An exquisite summer’s morning had Bob and I alighting our bikes for the 14km trip into this UNESCO heritage Belgian city.
Arriving at the township, it was wow!
and we loved the whale.
One of the locks is still in operation: it’s colossal!
Once there were seven, then there were four….
Although the walls themselves are long gone, mounds covered in green – the ramparts – along with the four surviving gates are a reminder of those halcyon days. Peaceful parklands covered in trees provide the perfect setting for picnics on a sunlit day.
Today’s Smedenpoort (the blacksmith’s gate) was constructed during 1367 and replaced that of the 1290’s. A bronze skull is in memory of the traitor Francois Straeten, who was executed for desiring to allow hostile french army within the town’s walls.
The original Kruispoort was built during the construction stage of the second rampart – from what we could see, it appeared there were three at one stage.
This, the third gate in this position was built during the early 1400s. History galore surrounds this gate where Emperor Charles V, Napoleon and the German army all used it as their entry portal.
With its authentic lower section, the Ezelpoort (Donkey’s Gate) of the late 1200’s was replaced during the mid fourteenth century.
Gentpoort was the entranceway for visitors to the township and was also the gate through which goods were transported.
From the latter part of the 1200s, windmills were an everyday sight upon the ramparts. Today, the last four windmills remain, a reminder of times past. Two are still used for grinding grain.
Although no longer there, the Katelijnepoort was quite a sight in its day and was the path taken by those heading to Kortrijk – the ship was the Gent barge.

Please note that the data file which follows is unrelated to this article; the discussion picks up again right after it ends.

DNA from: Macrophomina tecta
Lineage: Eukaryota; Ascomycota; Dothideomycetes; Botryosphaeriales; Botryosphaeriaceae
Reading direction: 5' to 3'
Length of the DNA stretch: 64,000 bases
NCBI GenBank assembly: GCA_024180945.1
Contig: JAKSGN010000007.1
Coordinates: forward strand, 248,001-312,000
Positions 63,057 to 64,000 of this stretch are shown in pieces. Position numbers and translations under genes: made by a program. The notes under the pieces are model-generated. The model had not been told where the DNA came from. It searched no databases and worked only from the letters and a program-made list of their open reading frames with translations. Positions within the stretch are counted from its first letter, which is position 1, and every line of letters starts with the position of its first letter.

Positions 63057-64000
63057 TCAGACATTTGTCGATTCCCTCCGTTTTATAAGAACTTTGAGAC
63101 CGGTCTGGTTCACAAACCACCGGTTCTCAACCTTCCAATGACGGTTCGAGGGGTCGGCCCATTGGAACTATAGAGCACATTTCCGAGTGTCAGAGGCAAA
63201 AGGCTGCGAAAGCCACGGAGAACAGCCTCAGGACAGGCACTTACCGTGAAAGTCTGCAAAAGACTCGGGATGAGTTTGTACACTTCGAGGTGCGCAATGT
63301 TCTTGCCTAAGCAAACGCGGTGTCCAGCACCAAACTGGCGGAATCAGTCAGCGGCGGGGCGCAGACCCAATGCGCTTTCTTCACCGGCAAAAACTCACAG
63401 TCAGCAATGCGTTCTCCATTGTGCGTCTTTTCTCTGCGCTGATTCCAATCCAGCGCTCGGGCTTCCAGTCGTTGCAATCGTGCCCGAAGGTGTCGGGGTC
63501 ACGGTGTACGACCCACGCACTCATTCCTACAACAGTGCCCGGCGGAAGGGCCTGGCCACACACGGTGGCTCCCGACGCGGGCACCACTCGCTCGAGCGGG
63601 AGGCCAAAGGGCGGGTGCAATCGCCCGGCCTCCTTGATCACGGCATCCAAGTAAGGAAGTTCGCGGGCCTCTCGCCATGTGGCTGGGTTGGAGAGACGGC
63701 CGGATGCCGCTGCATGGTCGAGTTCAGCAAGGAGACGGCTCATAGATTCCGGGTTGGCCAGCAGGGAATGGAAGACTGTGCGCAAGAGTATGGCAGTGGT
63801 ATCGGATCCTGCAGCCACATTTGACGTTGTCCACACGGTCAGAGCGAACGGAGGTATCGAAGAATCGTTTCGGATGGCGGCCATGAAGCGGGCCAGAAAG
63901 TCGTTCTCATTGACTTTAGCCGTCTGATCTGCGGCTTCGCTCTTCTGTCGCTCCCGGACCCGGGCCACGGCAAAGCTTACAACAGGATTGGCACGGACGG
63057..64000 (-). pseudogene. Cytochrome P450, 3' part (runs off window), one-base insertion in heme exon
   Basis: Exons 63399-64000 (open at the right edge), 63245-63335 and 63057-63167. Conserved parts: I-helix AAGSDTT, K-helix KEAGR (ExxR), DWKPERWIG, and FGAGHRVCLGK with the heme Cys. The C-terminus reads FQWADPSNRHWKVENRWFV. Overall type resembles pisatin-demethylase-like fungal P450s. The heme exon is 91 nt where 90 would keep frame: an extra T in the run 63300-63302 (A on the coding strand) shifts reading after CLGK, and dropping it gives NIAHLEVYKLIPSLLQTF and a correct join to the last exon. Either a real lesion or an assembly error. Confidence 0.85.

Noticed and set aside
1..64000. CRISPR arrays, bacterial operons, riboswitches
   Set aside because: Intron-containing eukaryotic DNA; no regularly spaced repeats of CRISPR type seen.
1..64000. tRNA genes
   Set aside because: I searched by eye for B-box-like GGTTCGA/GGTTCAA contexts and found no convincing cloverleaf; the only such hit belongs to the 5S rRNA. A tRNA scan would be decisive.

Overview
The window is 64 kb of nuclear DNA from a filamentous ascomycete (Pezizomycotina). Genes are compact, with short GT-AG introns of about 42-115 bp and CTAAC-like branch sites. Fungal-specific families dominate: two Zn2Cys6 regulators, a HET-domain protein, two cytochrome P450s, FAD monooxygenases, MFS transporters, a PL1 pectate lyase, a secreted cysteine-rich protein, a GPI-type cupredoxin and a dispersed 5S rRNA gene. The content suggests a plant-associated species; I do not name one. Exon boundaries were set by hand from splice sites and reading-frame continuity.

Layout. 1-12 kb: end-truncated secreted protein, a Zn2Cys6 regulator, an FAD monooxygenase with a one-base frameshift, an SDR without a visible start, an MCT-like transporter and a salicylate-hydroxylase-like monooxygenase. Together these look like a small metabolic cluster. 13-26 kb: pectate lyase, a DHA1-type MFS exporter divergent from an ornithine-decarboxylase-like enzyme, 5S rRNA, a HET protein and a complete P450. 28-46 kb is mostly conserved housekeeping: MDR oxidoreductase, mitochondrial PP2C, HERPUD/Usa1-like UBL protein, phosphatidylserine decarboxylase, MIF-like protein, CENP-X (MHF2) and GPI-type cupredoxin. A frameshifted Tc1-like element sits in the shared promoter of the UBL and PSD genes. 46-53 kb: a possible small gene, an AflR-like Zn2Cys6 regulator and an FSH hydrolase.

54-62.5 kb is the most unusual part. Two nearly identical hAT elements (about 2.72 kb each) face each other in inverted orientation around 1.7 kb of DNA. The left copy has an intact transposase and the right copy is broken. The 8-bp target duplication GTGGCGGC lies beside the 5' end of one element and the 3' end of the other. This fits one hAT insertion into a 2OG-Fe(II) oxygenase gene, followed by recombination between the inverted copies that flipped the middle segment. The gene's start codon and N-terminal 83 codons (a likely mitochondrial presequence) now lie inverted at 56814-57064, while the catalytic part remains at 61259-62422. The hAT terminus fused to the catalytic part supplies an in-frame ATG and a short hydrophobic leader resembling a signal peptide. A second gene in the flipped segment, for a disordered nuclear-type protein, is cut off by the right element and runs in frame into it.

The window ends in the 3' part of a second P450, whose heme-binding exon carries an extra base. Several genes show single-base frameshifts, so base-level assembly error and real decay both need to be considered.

Brugge – Katelijnepoort – Belgium – Katelijnepoort (Brugge) – Wikipedia
It was in the bell tower of Bruges that the treasury and archives of the city were once housed. Eighty three metres in height and with a total of 366 steps to the top it towers above the square in which it is placed.
Being at the height of summer that brought with it large crowds, we shall return much earlier in the season on our next trip through Belgium.
First mentioned in a Roman text dating to the 600’s, some 1200 years ago the invasion of the vikings brought with it the settlement of Bruges. The town’s name is believed to be derived from the Scandinavian word ‘Brygga’, meaning harbour or mooring place.
During that time, the River Reie flowed into the Zwijn estuary and linked the township to the North Sea. This saw it quickly become a harbour for international trade.
Over the years Bruges grew and eventually attained city status.
Over time, the ebb and fall of the tide brought with it the silting of the river and the port of Bruges was closed. Despite this, the town’s people adapted and use land transport to take goods to and from town.
Flemish cloth was well acclaimed, and traders flocked to the town whereby they sold their products then used the resulting coin to purchase set cloth.
By the 14th century Bruges had become one of the leading European enclaves for exotic wares, however the silting of the original port had long term ramifications.
During this period the harbour town of Antwerp, itself situated on a tidal river and without the need for land transportation, had grown to such an extent that by the 1400s it had taken over from Bruges in popularity for the tradesmen.
Despite trade reducing, the areas of art and architecture flourished. From this grew the Flemish painting school, whilst building upon building was constructed in the gothic style.
Sadly however, with the loss of the business trade came loss of power and by the mid nineteenth century this once bustling town had become the poorest in Belgium.
Thankfully rescue was at hand when the last century saw the construction of a canal that led from Zeebrugge to Bruges and brought with it both industry and the tourist trade. Nowadays, with its medieval architecture and surrounding waterway, the city is known as the Venice of the North.